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W. T. Grant Co. v. Haines

decided: March 9, 1976.


Appeal from an order of the United States District Court for the Southern District of New York, Hon. Charles L. Brieant, Jr., J., denying defendant-appellant's motion to disqualify plaintiff's law firm for allegedly improper communication with the then-unrepresented defendant-appellant.

Feinberg, Mulligan and Anderson, Circuit Judges.

Author: Mulligan

MULLIGAN, Circuit Judge:

Once again this court is faced with an appeal from the denial by the district court of a motion to disqualify plaintiff's counsel. The underlying action was commenced in the Southern District of New York by the appellee W. T. Grant Company (Grant) against thirteen named defendants, including five individuals and eight corporations, to recover damages of approximately 25 million dollars and for injunctive relief. The jurisdiction of the court was invoked under section 4 of the Clayton Act (15 U.S.C. § 15) since the defendants were charged with violations of section 1 of the Sherman Act (15 U.S.C. § 1). They were also charged with violations of common law with jurisdiction therefor based on diversity of citizenship and pendent jurisdiction. In essence, the complaint charged the defendant employees, including the appellant here, Mark S. Haines (Haines), who had been Southern Regional Director of Grant's real estate department, with conspiring to restrict competition by limiting Grant's access to other shopping center developers and landlords; with violations of various New York Penal Law provisions and New York's antitrust law, the Donnelly Act (N.Y. General Business Law § 340); and with fraud. These violations embraced alleged kickbacks and bribes to Grant's real estate employees. Grant is a well-known nationwide retailing company now in reorganization pursuant to Chapter XI of the Bankruptcy Act.*fn1 It had previously operated more than a thousand stores throughout the United States with annual sales in excess of one-and-a-half billion dollars. The defendant employees, including Haines, were entrusted with the responsibility of arranging leases for stores in shopping centers. The claims made in the complaint allege that the defendants engaged in the illicit practices which we have outlined above to the damage of Grant.

A number of motions to dismiss the complaint on various grounds were made by the defendants. The motion here relevant was made by Haines on March 26, 1975 in the Southern District of New York, for an order dismissing the action against him or, in the alternative, to disqualify the firm of Liebman, Eulau, Robinson & Perlman (Liebman firm) from further representing Grant; requiring the said firm to surrender all tapes, notes and records relating to their interrogation of Haines on January 31, 1975; and enjoining them from conveying or disclosing any such information to successor counsel. The ground for the motion was that the Liebman firm had violated Disciplinary Rule 7-104 (A) of Canon 7 of the Code of Professional Responsibility.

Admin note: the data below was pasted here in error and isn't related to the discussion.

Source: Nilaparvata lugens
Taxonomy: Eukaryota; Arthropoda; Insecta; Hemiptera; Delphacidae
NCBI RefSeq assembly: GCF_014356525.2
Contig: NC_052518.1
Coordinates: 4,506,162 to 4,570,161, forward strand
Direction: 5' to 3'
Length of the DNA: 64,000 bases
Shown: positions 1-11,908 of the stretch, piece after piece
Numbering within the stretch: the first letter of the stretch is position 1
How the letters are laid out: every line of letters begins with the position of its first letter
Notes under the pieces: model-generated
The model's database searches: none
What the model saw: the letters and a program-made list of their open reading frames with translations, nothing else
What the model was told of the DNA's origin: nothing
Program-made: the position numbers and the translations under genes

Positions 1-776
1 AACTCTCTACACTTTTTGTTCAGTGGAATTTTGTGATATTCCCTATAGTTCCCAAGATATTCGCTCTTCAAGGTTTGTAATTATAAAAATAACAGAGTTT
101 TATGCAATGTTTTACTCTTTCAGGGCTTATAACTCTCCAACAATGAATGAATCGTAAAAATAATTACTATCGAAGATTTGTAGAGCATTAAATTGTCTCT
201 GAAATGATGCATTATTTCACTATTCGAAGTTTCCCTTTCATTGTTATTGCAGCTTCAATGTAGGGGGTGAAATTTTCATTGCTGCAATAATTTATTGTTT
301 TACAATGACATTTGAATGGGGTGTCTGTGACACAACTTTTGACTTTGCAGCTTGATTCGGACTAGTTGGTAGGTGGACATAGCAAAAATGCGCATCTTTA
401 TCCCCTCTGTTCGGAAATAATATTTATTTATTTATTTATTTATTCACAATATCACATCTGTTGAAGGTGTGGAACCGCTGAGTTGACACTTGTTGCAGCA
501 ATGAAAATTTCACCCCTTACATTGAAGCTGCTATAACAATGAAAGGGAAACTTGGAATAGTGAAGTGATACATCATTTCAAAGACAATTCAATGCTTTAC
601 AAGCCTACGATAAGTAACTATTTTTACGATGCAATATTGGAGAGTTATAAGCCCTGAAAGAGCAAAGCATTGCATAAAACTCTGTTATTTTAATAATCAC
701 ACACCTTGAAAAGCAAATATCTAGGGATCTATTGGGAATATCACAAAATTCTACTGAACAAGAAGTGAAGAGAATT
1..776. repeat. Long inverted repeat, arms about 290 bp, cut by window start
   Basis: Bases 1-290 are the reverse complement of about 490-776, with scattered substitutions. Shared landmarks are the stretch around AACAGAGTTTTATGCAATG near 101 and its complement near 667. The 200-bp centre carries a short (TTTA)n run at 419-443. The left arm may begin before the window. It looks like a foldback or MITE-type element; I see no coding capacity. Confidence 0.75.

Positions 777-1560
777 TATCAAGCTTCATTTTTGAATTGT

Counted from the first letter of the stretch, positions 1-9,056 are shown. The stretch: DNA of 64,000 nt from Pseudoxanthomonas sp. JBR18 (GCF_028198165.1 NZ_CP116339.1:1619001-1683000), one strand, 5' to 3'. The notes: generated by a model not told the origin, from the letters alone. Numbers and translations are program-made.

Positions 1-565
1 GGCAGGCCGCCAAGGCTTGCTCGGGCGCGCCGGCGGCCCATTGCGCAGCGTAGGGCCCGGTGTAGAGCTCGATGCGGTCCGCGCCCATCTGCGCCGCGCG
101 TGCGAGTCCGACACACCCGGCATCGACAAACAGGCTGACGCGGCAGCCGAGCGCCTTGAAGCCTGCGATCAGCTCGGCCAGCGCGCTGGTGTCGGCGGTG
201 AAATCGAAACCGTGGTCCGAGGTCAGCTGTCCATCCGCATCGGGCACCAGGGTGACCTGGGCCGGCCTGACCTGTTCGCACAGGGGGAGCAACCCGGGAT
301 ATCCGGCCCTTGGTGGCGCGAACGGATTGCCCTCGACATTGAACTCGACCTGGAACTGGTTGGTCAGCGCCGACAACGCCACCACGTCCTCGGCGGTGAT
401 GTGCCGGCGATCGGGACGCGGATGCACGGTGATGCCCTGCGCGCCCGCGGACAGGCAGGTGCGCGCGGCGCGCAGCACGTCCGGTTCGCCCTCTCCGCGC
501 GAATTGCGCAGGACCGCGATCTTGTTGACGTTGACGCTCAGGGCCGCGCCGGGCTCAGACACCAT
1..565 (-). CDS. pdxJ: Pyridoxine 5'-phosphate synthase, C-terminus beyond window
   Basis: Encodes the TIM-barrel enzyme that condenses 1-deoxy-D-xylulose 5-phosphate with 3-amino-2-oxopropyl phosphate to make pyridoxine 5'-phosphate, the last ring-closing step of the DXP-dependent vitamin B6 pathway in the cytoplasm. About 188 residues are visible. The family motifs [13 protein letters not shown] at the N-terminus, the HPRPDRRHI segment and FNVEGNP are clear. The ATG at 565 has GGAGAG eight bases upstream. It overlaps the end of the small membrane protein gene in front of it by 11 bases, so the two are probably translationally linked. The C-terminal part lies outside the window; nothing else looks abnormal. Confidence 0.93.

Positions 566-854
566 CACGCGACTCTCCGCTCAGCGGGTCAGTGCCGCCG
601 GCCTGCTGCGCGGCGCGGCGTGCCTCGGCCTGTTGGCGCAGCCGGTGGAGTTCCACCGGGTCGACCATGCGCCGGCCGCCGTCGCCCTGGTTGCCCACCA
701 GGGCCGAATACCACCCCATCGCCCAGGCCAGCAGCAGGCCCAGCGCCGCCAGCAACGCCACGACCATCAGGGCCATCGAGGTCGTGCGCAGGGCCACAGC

On June 3, 1975, the United States District Court for the Southern District of New York (Judge Charles L. Brieant) entered an order which inter alia denied the motion for disqualification of the firm or for dismissal of the complaint as to Haines on the ground of a violation of the Code of Professional Responsibility. The court's opinion, dated May 8, 1975, is not yet officially reported. This appeal followed.

I. Facts

The president of Grant called a meeting of the company's Real Estate Review Board to be held at 9 a.m. on January 31, 1975 in the New York office. Instead of attending the meeting as anticipated, Haines and other employees were advised upon their arrival that the meeting was cancelled but that they were not to leave the office. At the same time that morning the Liebman firm filed with the clerk of the Southern District court the complaint in the underlying case, naming Haines and others as defendants. The firm on the same morning also filed affidavits permitting them, as outside counsel, to serve process upon the defendants under local Rule 12(a) of the Southern District court. They made application as well for preliminary injunctions against the defendants' transfer of assets together with orders of attachment.